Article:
One method of forming a SACT by the present invention is illustrated in FIG. 1. In FIG. 1A, a thin gate oxide 22 (e.g. of thermally-grown silicon dioxide) is shown over a substrate 20. A conducting layer 16, which may be polysilicon with a refractory metal silicide overlayer (not shown), is deposited over the gate oxide, followed by insulating layer 18, which may, for example, be additional thermally-grown oxide.
FIG. 1B shows the structure after patterning and etching by known methods to form two conductors 26, including insulating conductor caps 28, separated by a gap 24 with a relatively high aspect ratio (1.4:1 aspect ratio shown). FIG. 1C shows a conformal dielectric layer 30 (e.g. of thermally-grown oxide) over gate oxide 22, conductors 26 and conductor caps 28. Layer 30 adheres to the facing walls of conductors 26, forming insulated gap 29. With a dielectric layer 30 deposition thickness only 15% the width of gap 24 (FIG. 1B), the aspect ratio of insulated gap 29 is shown to be 2:1, illustrating the desirability of a method which requires only a thin dielectric layer 30.
FIG. 1D shows several additional layers, the first of which is an organic-containing dielectric layer 32, preferably deposited to fill insulated gap 29 as well as cover conductors 26 (including conformal layer 30). Layer 32 may be constituted, for example, of a spin-on glass (SOG) such as the Allied Signal 515 series low-k (dielectric constant of about 2) SOG, which contains 30%-40% organic polymer by weight. After application and drying of organic-containing layer 32, the entire intermediate structure is preferably annealed, e.g. at 425° C. for 60 minutes in a nitrogen atmosphere. An inorganic cap layer 34 may then be deposited over layer 32 by one of several known methods, including plasma-enhanced chemical vapor deposition (CVD) of silicon dioxide from tetraethoxysilane (TEOS). The cap layer should, in general, be designed such that it will not be totally removed by later etch steps. A layer of photoresist 36 may subsequently be applied over cap layer 34 in preparation for patterning.
FIG. 1E illustrates an etch window 38 formed in photoresist 36. This etch window is preferably wider than, and substantially vertically aligned with, insulated gap 29. FIG. 1F shows that etch window 38 supplies a pattern for etching cap layer 34 to create cap window 39. Preferably, organic-containing layer 32 acts as an etch stop to this process. It has been found, for example, that fluorocarbon etchants (e.g., C2 F6) in a high density plasma (HDP) reactor, such as the commercially available Applied Materials Omega-Centura 5300, etch TEOS oxide, e.g. layer 34, and yet do not substantially etch materials similar to organic-containing example Allied Signal 515 Series (e.g. layer 32).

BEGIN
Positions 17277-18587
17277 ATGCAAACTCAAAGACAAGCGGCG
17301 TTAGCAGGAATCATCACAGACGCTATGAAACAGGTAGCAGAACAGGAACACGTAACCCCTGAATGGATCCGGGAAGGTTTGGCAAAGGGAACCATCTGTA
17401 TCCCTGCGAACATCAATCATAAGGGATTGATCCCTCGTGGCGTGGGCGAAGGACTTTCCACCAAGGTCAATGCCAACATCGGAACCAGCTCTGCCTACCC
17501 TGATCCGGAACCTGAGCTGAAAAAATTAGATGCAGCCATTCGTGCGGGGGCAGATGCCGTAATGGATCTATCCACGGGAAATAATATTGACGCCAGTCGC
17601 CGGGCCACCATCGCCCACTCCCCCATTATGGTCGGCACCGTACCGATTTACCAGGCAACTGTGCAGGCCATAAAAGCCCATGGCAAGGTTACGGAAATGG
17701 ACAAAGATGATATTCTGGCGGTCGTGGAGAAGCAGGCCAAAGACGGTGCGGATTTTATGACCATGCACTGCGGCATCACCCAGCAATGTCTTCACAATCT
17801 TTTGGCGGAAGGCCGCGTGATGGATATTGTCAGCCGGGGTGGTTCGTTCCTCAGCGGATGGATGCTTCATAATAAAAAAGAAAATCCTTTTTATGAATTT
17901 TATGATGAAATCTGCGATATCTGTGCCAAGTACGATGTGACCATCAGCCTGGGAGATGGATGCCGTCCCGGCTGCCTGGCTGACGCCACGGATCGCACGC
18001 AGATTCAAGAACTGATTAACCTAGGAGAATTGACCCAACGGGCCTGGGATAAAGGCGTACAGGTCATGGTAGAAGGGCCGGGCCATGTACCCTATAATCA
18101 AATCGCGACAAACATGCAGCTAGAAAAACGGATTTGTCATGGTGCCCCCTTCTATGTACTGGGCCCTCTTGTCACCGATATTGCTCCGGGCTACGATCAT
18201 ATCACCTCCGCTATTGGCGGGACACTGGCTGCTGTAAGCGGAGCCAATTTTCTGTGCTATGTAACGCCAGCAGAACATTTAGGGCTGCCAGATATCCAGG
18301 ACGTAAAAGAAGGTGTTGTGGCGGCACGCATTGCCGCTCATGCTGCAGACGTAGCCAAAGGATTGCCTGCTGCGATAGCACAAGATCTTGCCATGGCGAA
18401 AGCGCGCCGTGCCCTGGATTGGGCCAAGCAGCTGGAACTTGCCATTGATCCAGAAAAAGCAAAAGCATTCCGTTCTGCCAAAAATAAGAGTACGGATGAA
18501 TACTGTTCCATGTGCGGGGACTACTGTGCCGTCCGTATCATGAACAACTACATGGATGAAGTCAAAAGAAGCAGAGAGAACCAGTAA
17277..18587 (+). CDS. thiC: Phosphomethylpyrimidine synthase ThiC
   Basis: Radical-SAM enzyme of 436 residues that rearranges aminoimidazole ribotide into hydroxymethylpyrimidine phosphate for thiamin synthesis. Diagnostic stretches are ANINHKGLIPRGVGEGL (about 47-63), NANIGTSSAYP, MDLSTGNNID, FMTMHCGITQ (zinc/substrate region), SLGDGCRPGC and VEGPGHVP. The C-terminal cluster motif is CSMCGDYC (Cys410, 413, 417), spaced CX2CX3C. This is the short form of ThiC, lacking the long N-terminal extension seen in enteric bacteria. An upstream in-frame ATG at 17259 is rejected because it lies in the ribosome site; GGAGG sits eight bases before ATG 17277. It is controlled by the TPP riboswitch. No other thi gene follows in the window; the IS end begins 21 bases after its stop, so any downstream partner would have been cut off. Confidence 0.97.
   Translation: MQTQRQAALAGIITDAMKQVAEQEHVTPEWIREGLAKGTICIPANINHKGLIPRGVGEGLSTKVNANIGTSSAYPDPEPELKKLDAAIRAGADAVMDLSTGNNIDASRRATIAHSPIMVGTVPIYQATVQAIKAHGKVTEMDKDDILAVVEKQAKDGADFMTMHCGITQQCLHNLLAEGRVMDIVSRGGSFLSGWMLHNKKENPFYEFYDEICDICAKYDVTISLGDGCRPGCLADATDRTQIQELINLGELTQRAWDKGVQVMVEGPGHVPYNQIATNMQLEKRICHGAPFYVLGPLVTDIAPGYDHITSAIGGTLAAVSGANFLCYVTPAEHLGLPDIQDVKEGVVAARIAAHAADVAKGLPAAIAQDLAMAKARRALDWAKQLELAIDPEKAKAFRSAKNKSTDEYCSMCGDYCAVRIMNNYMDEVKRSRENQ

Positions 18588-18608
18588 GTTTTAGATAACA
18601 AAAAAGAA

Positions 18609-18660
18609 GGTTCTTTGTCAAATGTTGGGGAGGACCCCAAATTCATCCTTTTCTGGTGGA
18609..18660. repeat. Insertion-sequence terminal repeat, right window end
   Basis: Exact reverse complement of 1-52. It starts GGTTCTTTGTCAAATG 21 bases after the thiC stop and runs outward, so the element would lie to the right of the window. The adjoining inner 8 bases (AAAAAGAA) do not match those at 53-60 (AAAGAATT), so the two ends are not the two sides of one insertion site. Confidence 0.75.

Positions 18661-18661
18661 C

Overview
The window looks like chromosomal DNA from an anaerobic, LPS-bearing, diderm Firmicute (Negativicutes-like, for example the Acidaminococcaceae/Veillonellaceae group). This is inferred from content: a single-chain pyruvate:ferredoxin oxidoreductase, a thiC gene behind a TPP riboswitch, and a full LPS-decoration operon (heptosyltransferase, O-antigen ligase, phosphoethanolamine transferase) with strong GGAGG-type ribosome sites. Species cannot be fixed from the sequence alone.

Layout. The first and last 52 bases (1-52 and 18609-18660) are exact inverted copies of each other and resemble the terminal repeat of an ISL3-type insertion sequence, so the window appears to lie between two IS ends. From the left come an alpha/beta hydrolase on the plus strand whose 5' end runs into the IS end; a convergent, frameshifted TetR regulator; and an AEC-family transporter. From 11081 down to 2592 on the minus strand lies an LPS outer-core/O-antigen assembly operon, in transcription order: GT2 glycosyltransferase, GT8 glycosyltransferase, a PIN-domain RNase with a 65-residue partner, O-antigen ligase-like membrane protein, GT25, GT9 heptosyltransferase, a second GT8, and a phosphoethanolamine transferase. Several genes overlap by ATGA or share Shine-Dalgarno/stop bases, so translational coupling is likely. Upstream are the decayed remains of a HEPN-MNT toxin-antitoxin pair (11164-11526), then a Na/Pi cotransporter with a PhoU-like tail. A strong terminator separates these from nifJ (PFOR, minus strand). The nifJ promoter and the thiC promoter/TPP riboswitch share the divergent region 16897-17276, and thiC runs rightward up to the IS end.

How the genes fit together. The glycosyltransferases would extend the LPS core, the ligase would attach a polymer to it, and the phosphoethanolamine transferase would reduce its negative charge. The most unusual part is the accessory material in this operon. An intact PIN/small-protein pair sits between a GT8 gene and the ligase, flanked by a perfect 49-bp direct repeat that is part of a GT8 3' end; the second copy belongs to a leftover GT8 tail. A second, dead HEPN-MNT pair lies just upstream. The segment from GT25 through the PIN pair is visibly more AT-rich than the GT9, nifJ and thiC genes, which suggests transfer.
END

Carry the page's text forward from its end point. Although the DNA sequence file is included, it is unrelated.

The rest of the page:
Cap window 39 supplies a pattern for etching a contact window through organic-containing layer 32 by a suitable anisotropic (substantially in one direction, usually vertical) etch. As shown in FIG. 1G, a contact window 41 is preferably etched through organic-containing layer 32, preferably clearing the portion of layer 32 directly underlying cap window 39 and stopping on layer 30. This etch may, for example, be accomplished using an O2 plasma etch in the aforementioned HDP reactor. Advantageously, this etch may also be used to simultaneously strip photoresist 36 from the device. Note that after removal of the photoresist, cap layer 34 acts as a hard mask, preventing the O2 plasma etch from affecting the organic-containing layer in regions other than contact window 38.
As shown in FIG. 1H, a short anisotropic etch may be used to remove conformal layer 30 and gate oxide 22 from gap bottom 43. Such an etch may thin cap layer 34, as shown, particularly if similar materials are used for both layers 30 and 34. This etch also generally attacks layer 30 where it covers the top corners of conductors 26, since these corners are exposed by an oversized and/or misaligned contact window, as shown. This situation may necessitate insulating conductor caps 28 simply to provide etch margin above conductors 26; otherwise, conductors 26 might be exposed by the etch of conformal layer 30, resulting in the formation of a short in the final structure. Finally, as illustrated in FIG. 1I, contact plug 40, formed of a conducting material (e.g. a composite comprised of a refractory metal underlayer with a tungsten overlayer) may be deposited in cap window 39 and contact window 41 (which includes the portion of insulated gap 29 underlying window 39) to form a contact to the substrate at gap bottom 43.